Latest Extinction events Stories
A scientific team led by Brown University has learned how dinosaurs became rulers of Earth more than 200 million years ago.
Deforestation in the Democratic Republic of the Congo has unveiled what could be one of the largest impact craters discovered over the past 10 years.
For decades, scientists have accumulated ever-larger datasets that suggest an enormous space rock crashed into the ocean off the Yucatan Peninsula more than 65 million years ago, resulting in the Cretaceous-Paleogene (K-Pg) extinction.
An asteroid strike may not only account for the demise of ocean and land life 65 million years ago, but the fireball's path and the resulting dust, darkness and toxic metal contamination may explain the geographic unevenness of extinctions and recovery.
Researchers from the University of Granada (UGR) have compared the disaster caused by the AznalcÃ³llar spillage in the DoÃ±ana National Park in Andalusia 11 years ago with the biggest species extinction known to date.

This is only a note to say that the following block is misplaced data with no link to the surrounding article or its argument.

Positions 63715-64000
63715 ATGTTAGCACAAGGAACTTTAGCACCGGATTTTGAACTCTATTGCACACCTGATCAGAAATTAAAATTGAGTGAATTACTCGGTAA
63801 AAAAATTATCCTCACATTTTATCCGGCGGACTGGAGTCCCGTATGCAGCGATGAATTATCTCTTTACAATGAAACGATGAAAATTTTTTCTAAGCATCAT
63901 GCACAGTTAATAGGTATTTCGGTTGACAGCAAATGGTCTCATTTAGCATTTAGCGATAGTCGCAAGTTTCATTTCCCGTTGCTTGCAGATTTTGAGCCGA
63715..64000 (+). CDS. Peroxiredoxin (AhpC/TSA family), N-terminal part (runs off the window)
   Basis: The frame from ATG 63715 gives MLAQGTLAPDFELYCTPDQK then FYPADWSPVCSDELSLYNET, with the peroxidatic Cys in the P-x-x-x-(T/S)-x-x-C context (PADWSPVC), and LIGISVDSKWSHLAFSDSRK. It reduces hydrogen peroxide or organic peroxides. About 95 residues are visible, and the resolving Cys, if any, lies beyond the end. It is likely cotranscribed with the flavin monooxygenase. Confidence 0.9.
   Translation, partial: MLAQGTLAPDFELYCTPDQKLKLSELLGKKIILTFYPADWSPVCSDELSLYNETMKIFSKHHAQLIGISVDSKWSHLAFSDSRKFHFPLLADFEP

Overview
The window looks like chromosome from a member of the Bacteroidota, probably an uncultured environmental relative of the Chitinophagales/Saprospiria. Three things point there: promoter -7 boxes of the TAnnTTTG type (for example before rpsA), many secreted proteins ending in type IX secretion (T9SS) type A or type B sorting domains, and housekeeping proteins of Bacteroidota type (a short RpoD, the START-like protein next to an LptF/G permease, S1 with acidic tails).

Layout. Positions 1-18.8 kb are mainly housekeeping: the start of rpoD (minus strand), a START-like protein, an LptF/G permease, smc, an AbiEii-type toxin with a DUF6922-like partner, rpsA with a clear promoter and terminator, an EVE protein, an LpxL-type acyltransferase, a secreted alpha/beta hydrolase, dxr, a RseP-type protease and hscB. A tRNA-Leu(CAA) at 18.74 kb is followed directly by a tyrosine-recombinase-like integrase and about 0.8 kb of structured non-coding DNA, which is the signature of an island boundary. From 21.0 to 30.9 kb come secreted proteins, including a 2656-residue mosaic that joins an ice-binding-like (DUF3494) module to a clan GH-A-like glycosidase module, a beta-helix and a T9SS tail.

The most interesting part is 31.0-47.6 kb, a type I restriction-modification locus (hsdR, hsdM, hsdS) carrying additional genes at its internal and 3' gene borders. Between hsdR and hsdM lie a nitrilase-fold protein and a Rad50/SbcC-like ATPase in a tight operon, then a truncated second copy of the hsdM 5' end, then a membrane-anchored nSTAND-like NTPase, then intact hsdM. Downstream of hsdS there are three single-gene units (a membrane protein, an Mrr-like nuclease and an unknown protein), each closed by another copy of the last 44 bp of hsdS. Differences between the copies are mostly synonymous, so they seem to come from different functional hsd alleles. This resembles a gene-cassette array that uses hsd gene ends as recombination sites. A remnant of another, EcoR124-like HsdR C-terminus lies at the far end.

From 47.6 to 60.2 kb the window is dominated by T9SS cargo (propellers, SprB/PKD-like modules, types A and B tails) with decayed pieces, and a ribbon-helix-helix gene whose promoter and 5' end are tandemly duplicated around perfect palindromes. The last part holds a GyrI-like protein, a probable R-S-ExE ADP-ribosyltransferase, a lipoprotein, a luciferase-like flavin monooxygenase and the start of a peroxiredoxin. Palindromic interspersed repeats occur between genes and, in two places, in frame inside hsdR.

A new scientific paper co-authored by a University of Adelaide researcher reports strong evidence that humans, not climate change, caused the demise of Australia's megafauna - giant marsupials, huge reptiles and flightless birds - at least 40,000 years ago.
Scientists have discovered that air flows in one direction as it loops through the lungs of alligators, just as it does in birds.
If Earth is headed for a mass extinction like the previous five, in which more than 75 percent of all species were wiped out, then North American mammals are one-fifth to one-half the way there.
Mammals may be nearly half way toward mass extinction.
The largest known mass extinction in Earth's history, about 252 million years ago at the end of the Permian Period, may have been caused by global warming.
- In medieval musical notation, a sign or neume denoting a shake or trill.